Throughout my career, I get excited about new initiatives and often put a lot of time into thinking about possibilities. However, big ideas can fall flat if we don’t now how to move them forward. Let me share a client story so you understand what I mean.  

Let’s call this client Mike, who I was working with to evolve their continuous improvement program. Weeks and months would go by where we wouldn’t get visibility to the status of the initiative. Often he would deflect or make excuses or if you came to him in person, you would get a verbal status. It became frustrating for leadership not to have the report for this initiative to track his progress and make sure he stayed on track. 

Upon further discussion with him, he was always the execution guy, but never had to report formally to leadership. He never had a framework. I worked with him on what information would be required by leaders for a monthly high level status report and then we built a schedule for him to collect the data, review, and issue on a monthly basis. Once that system was built, getting support for the initiative was easy because it was visible. 

We make assumptions that people know how to kick off an initiative, but the reality is the plan is often already laid out for them, leaving them to execute. Knowing how to build a plan and keeping accountable to your own plan is a skill many leaders don’t have. They fall victim to the easy fire fighting and any other problem that comes in their door. They know how to solve problems, but fail to have a reliable system to plan, prevent and ultimately improve through initiatives.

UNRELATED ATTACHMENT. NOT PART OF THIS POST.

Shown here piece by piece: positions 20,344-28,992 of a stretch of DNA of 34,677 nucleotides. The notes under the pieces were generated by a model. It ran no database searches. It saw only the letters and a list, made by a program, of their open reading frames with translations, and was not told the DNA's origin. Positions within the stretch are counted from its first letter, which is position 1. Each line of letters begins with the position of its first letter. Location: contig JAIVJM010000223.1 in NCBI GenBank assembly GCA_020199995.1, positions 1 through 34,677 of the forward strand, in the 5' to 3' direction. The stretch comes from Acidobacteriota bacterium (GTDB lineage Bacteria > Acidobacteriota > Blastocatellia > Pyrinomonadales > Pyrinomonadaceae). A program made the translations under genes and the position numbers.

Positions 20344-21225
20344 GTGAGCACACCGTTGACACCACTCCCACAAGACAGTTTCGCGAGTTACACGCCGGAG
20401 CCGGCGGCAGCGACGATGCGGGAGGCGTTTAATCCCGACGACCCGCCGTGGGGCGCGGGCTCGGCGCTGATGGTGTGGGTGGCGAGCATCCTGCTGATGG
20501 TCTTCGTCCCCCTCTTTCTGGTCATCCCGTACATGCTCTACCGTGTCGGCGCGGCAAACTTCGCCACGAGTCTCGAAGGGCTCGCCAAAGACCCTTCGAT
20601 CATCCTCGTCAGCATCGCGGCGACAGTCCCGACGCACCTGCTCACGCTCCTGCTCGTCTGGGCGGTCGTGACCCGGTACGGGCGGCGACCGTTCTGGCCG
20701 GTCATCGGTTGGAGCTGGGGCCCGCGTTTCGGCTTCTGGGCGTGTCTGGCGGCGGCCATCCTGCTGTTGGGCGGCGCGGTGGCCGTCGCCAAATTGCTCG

Creating momentum behind an initiative is a harder skill than you think and often missed when elevating to the C-Suite. 

Here are some thoughts on how to build a process to move your initiatives forward:

  • Confirm you are still committed to the initiative. Moving forward without passion will kill success out of the gate.
  • Put your thoughts down on paper to get a high level view of your idea. Don’t seek perfection, seek to iterate. 
  • Run it by a stakeholder ask for feedback. Making a proposal is already a step towards leadership.
  • Build in accountability – weekly report and reminders until it becomes routine.
  • Communicate, communicate, communicate and acknowledge the collaboration of others. It’s not just about moving your initiative forward, but also gaining the collaboration of others. 

These are simply ideas to get you moving your initiative forward. However, if you still struggle, I ask you a few questions:

  • If you can’t master this skill, how can you ensure others will replicate your behavior?
  • If you aren’t committed, should you be a leader or simply a single contributor?
  • If you’ve mastered this and your team around you has challenges, do you have the courage to ask for help if you don’t have the capacity to elevate others?

These are bold questions for which leaders must face and be able to answer. Now I challenge you to act. Look at your initiative and apply this framework or something of your own making.

Do you still have questions unique to your situation? Consider The Drop In CEO Collective to pose these challenges or reach out to me direct for a quick conversation.

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